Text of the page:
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Pan-web Spider - Cyrtophora exanthematica


This page contains pictures and information about Pan-web Spiders that we found in the Brisbane area, Queensland, Australia.
leg to leg 15mm
The Pan-web Spiders are pale brown to dark grey in colour. We easily found this spider in Brisbane Botanic Gardens. The spider builds web similar to Tent Spiders but with different shape. Instead of tent-shaped web, This spider's webs are in pan shape. So we call them Pan-web Spiders.
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The spiders build pan-shaped webs in permanent site. Their webs are about 0.5m in diameter built among plants horizontally. There are many supporting silk on the top of the web to discourage prey or intruders enter from the top. In day and night the spiders hang at the middle of the web, waiting for prey. 
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Because the web is horizontally built and is permanent (not re-build everyday like some other spiders, there are many plant materials fall and collected on to the web. The spiders spend quite a lot of time on cleaning their web. Usually they do the cleaning at night. They remove the small dirt, cut and drop the larger items. Then repair every part of the web to almost perfect. They seldom  rebuild their webs from new.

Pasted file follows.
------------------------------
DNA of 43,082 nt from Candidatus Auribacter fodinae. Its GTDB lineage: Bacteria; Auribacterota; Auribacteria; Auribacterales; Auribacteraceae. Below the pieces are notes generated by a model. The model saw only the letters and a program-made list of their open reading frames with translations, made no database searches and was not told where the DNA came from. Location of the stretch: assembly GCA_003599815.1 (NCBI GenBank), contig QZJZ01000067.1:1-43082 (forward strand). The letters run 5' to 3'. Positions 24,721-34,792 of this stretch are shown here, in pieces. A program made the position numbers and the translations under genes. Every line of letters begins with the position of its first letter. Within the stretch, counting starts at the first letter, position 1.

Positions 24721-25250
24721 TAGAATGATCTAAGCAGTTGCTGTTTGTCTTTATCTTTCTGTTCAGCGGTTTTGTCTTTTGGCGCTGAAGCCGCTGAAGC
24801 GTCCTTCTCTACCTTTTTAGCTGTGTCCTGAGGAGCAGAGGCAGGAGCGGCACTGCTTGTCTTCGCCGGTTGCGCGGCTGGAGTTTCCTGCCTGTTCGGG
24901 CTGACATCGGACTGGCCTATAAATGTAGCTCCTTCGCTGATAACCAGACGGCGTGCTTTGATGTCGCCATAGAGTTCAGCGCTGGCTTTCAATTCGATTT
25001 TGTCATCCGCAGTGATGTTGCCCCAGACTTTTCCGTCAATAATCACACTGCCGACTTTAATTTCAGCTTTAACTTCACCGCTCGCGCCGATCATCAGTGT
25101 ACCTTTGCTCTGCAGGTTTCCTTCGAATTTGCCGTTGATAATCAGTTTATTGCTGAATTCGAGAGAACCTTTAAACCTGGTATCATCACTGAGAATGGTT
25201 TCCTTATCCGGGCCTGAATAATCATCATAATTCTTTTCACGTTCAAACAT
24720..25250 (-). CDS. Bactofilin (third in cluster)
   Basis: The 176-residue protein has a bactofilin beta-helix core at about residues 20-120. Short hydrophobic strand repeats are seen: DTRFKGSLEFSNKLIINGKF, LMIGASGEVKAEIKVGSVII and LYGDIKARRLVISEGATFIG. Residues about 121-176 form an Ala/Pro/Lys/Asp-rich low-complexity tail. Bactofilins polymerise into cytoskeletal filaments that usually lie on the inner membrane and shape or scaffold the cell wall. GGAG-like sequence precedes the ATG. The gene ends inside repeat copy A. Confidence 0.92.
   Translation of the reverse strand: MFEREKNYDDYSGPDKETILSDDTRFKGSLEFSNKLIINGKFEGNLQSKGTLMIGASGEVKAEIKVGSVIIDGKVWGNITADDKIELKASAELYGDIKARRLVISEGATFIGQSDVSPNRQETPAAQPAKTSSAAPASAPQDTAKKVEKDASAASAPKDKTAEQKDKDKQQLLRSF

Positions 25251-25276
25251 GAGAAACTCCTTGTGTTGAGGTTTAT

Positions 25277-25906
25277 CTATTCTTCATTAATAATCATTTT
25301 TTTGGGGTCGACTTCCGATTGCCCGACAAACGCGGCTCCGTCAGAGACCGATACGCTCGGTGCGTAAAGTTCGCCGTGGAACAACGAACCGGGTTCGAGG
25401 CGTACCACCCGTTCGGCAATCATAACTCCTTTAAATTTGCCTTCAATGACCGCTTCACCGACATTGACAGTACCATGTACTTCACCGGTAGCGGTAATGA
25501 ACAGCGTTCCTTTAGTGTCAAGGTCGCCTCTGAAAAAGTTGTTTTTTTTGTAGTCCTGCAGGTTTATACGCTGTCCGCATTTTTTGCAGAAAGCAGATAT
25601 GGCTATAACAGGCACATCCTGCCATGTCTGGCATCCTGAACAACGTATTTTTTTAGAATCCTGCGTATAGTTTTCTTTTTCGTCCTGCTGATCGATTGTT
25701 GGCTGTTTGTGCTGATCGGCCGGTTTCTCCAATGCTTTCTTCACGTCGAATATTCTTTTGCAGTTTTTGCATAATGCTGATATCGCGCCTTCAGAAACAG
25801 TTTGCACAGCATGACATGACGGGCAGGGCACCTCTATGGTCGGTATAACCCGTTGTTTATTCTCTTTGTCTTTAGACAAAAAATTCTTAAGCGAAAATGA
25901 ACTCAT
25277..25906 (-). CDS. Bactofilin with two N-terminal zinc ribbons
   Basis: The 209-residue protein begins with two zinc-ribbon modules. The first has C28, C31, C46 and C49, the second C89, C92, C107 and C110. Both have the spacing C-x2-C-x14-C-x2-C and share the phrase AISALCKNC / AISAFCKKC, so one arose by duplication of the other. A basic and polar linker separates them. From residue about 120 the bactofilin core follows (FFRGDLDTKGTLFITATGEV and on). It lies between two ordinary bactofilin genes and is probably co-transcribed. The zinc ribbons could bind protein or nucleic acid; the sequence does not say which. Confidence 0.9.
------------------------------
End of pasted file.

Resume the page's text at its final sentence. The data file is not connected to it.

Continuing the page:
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As most other web weaving spiders, the Pan-web Spiders are very shy. They will run to their retreat even a very minor disturb. Not like the Tent Spider with retreat at the web centre, the Pan-web Spiders retreat is some where near the edge of the web. Once they are hiding, because of their camouflaged colour, they are hard to be found. They may stay in their retreat for hours. 
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The spider leaves some fallen dry plant materials on the web which enhance the camouflage.  
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Mid summer is their reproduction season. The female make the egg sac in their retreat. The egg sac is a olive-shaped silken ball. After the spiders make the egg sac, they will 24hrs guarding the egg sac. In this period, they do not come back to the web and do not feed until their offspring hatch. It takes about two to three weeks. After the spiderlings hatched, the mother spiders return to their web. The spiderlings will remain in the retreat for a few weeks.  

1. Cyrtophora exanthematica - The Find-a-spider Guide for Australian Spiders, University of Southern Queensland, 2007.
2. Spiders of Australia: An Introduction to Their Classification, Biology & Distribution - Hawkeswood T, Pensoft Pub, 2003, p119. 

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Last updated: December 11, 2007.